Buried among the flurry of minor moves this past week comes an interesting transaction from Japan: 44-year-old reliever Takashi Saito has re-signed with the Rakuten Golden Eagles, the reigning NPB champions.
Saito was excellent in limited action for Rakuten in 2013, as he threw 26.2 innings with a 2.36 ERA and a 2.5 K/BB in relief of Masahiro Tanaka and the rest of the Golden Eagles’ NPB-winning rotation. In the process, he managed to infuse new life into what has already been an amazing career.
For five years, Saito was one of MLB’s best relievers. He broke in with the Dodgers in 2006 and took right to the American game. In 78 1/3 innings in 2006, Saito posted a 2.07 ERA, struck out 107 batters and posted a brilliant 4.7 K/BB. It was a good enough performance not only to receive Rookie of the Year votes amidst a historically good NL rookie class (including Hanley Ramirez, Ryan Zimmerman, Dan Uggla, Josh Johnson, Matt Cain, Andre Ethier, Prince Fielder, Russell Martin and Anibal Sanchez) but also an eighth-place Cy Young finish. He followed it up with a well-deserved All-Star appearance as the Dodgers’ full-time closer in 2007. He saved 39 games and posted a 1.40 ERA and 6.0 K/BB over 64.1 innings.
Such domination suggests Saito had just jumped to America after a solid decade of dominance in the Japanese ranks. Not so much. Saito’s career in Japan was respectable — a 3.81 ERA in just over 1500 innings, most spent as a middling starter. In the three years prior to signing with the Dodgers, Saito allowed a 4.65 ERA in 253.2 innings and served up 40 home runs (1.4 HR/9).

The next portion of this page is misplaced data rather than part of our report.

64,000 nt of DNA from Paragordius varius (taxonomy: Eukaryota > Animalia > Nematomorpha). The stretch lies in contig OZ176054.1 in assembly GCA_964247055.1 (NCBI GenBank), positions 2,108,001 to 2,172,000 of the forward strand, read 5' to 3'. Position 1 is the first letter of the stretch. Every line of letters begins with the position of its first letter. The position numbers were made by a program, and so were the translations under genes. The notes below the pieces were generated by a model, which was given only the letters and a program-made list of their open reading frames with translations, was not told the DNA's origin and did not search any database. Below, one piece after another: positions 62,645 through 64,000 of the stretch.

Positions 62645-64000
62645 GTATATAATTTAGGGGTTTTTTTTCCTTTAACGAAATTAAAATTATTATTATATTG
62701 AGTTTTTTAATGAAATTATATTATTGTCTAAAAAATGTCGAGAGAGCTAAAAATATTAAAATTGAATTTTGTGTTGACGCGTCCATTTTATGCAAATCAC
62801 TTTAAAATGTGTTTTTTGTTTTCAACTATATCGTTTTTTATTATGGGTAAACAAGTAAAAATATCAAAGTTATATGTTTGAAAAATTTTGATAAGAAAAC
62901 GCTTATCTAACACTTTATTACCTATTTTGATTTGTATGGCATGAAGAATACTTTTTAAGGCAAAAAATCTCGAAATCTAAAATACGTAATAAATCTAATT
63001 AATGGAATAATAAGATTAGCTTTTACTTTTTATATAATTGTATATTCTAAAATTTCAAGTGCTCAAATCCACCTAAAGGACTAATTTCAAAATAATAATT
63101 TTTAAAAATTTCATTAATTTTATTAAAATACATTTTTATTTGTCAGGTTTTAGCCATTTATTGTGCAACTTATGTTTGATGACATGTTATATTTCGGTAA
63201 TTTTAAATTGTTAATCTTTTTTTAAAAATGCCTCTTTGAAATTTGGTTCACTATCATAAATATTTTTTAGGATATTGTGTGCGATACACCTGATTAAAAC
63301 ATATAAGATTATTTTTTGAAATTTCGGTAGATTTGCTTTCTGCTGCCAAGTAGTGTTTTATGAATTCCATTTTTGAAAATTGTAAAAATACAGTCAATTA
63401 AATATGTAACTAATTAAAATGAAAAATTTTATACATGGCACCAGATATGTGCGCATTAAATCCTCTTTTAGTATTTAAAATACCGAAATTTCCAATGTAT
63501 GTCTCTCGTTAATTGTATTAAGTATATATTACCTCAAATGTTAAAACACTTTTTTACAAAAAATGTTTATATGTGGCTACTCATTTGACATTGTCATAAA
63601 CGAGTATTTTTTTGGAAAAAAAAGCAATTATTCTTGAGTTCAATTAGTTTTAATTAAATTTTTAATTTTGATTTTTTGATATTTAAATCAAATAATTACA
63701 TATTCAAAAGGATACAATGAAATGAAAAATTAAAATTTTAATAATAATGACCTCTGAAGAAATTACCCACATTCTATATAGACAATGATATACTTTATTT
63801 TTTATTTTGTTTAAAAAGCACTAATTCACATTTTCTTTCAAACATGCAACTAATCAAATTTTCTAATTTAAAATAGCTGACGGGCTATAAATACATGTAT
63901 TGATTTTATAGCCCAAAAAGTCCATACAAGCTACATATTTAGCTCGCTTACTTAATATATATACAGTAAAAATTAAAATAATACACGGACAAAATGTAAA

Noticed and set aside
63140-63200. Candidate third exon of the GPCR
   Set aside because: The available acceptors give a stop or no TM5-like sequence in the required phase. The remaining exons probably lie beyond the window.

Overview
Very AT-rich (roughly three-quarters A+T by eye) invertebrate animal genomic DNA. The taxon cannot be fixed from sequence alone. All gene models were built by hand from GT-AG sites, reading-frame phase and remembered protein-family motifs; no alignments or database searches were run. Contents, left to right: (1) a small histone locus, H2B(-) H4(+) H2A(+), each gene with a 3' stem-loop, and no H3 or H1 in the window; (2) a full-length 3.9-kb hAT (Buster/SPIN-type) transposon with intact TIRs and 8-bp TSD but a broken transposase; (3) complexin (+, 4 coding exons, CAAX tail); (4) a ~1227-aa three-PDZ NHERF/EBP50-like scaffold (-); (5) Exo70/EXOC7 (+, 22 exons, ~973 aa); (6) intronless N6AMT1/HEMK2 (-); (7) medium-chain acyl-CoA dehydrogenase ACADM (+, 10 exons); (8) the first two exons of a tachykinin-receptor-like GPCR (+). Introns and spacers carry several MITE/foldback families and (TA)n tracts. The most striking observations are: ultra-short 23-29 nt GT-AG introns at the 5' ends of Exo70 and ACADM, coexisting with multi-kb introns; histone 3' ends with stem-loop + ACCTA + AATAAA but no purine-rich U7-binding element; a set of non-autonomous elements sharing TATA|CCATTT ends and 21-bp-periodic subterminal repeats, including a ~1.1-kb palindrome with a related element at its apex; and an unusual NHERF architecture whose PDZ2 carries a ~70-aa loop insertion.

But, Saito was much improved in the second half of 2005, his final season in Japan before his return in 2013. “”The last three years of my career in Japan, I wasn’t healthy at all,” Saito told the USA Today in 2008 http://usatoday30.usatoday.com/sports/baseball/2008-03-02-682190114_x.htm. “That’s the main reason the Dodgers signed me to a minor league contract. The last three months, I was feeling good about myself.”
And Saito had plenty to feel good about as his American career continued. For the next four seasons, as Saito bounced from Los Angeles to Boston to Atlanta and finally to Milwaukee, Saito continued to dominate whenever he was healthy. Each year, he pitched at least 25 innings with an ERA under 3.00. Only Mariano Rivera (seven) and Hoyt Wilhelm (10) posted more sub-3.00 ERA seasons after age 35 than Saito’s six. Even including a disastrous season in 2012 with Arizona, Saito managed to post 10.5 WAR (Baseball-Reference version) in his seven major league seasons. Only eight other relievers have posted at least 10 WAR after age 35:
In the same 2008 USA Today story, Saito himself admitted just how unlikely his success was. “I didn’t expect any of this at all. At that point, there hadn’t been any Japanese players who were successful after signing a minor league contract.” And Saito was not only 36, but coming off injuries that had made him ineffective in the Triple-A-esque NPB.
In the majors, though, Saito was not just effective, but one of the best of his age the game has ever seen. “My only hope,” Saito said, “was to get on the major league mound once.” He did so much more than that, and his career should be celebrated, even as it continues with one more season in Japan.